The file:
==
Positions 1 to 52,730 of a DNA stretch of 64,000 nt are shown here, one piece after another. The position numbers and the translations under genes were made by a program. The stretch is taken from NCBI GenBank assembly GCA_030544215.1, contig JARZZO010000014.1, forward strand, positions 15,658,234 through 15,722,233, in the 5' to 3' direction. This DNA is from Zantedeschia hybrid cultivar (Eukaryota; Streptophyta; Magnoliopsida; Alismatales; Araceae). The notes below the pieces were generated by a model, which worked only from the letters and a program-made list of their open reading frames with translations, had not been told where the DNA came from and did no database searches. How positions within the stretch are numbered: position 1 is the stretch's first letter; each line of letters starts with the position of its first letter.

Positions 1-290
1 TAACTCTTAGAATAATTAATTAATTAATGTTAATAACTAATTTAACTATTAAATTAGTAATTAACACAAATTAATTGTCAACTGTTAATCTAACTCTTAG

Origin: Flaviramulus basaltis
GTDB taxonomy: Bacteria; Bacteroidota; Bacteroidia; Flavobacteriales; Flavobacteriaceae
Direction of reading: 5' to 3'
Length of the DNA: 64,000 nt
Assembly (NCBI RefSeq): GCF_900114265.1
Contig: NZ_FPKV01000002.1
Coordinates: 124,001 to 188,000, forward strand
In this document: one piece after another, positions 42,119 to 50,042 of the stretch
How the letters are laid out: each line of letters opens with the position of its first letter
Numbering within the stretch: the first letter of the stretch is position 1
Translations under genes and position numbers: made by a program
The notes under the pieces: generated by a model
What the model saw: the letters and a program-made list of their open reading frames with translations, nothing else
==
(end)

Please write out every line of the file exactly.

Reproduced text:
Positions 1 to 52,730 of a DNA stretch of 64,000 nt are shown here, one piece after another. The position numbers and the translations under genes were made by a program. The stretch is taken from NCBI GenBank assembly GCA_030544215.1, contig JARZZO010000014.1, forward strand, positions 15,658,234 through 15,722,233, in the 5' to 3' direction. This DNA is from Zantedeschia hybrid cultivar (Eukaryota; Streptophyta; Magnoliopsida; Alismatales; Araceae). The notes below the pieces were generated by a model, which worked only from the letters and a program-made list of their open reading frames with translations, had not been told where the DNA came from and did no database searches. How positions within the stretch are numbered: position 1 is the stretch's first letter; each line of letters starts with the position of its first letter.

Positions 1-290
1 TAACTCTTAGAATAATTAATTAATTAATGTTAATAACTAATTTAACTATTAAATTAGTAATTAACACAAATTAATTGTCAACTGTTAATCTAACTCTTAG

Origin: Flaviramulus basaltis
GTDB taxonomy: Bacteria; Bacteroidota; Bacteroidia; Flavobacteriales; Flavobacteriaceae
Direction of reading: 5' to 3'
Length of the DNA: 64,000 nt
Assembly (NCBI RefSeq): GCF_900114265.1
Contig: NZ_FPKV01000002.1
Coordinates: 124,001 to 188,000, forward strand
In this document: one piece after another, positions 42,119 to 50,042 of the stretch
How the letters are laid out: each line of letters opens with the position of its first letter
Numbering within the stretch: the first letter of the stretch is position 1
Translations under genes and position numbers: made by a program
The notes under the pieces: generated by a model
What the model saw: the letters and a program-made list of their open reading frames with translations, nothing else